In his challenge, Mr Mliswa — the immediate-past MP for the constituency — argued Cde Guzah was not eligible to contest in the by-election because he was not a registered voter in Hurungwe West.

Prior to the Electoral Court decision, aspiring candidates like former Reserve Bank of Zimbabwe Governor Dr Gideon Gono had been disqualified by the Zimbabwe Electoral Commission from participating in a by-election because he was not registered in the constituency.

On another front, the Constitutional Court clarified one of the longest drawn disputes on whether a court of law had the power to interfere with a Prosecutor General’s decision to decline prosecution and a refusal to issue certificates for a private prosecution.

It was the court’s finding that the PG should comply with court orders compelling him to issue private prosecution certificates even if he held a different view.

The Constitutional Court expressed its displeasure over the conduct of PG Mr Johannes Tomana by slapping him with a 30-day imprisonment for defying court orders to issue certificates for private prosecution.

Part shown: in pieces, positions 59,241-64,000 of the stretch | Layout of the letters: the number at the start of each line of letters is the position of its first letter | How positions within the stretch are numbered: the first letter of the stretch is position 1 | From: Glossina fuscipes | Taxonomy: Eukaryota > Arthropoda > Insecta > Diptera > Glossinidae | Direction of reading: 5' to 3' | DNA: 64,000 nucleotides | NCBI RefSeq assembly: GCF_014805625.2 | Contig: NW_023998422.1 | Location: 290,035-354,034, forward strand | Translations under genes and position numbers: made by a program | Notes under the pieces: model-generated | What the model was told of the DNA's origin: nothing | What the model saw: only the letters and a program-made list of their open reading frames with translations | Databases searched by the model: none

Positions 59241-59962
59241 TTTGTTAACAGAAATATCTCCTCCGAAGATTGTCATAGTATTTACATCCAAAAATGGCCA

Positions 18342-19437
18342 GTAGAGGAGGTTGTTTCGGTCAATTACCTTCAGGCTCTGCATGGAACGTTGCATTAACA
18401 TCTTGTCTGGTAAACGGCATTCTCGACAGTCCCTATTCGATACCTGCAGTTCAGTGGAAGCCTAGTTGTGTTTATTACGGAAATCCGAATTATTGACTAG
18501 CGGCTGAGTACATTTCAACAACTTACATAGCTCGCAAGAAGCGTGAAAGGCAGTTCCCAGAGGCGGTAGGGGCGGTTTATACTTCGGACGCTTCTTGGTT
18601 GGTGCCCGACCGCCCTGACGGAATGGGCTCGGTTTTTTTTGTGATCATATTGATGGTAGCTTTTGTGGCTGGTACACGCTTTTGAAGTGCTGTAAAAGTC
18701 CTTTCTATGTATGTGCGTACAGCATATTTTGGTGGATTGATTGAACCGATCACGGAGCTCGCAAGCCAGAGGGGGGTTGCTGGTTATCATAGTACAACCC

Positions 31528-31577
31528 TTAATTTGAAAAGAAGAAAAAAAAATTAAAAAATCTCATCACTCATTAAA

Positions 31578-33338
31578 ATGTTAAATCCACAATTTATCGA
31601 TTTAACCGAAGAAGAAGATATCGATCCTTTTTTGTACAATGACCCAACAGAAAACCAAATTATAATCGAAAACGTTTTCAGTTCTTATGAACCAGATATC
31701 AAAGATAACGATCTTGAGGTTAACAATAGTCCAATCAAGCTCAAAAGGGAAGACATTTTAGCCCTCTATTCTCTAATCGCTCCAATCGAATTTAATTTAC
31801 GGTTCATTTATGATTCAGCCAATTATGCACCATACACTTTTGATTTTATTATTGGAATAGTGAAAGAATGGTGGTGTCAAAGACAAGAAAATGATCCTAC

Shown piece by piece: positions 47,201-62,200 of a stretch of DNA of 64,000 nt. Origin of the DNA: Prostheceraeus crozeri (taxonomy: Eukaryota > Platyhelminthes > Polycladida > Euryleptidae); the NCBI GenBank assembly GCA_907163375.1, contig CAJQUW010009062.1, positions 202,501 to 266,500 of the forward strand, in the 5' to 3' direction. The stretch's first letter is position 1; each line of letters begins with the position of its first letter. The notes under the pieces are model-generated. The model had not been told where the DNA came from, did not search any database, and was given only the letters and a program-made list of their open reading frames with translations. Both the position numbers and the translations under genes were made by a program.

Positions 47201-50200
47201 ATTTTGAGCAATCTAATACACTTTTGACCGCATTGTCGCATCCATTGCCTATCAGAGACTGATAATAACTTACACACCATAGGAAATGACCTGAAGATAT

Chief Justice Chidyausiku sentenced Mr Tomana to the 30-days in jail wholly-suspended on condition that he complies with the court order within 10 days by issuing the requisite certificates for private prosecution.

Mr Tomana complied with the decision and issued out a number of certificates to the complainants who were seeking private prosecution.

Among the complainants was Telecel Zimbabwe that got permission to institute private prosecution against its former chairperson, Dr Jane Mutasa who was accused of defrauding the mobile phone operator of over $1 million in an airtime scam.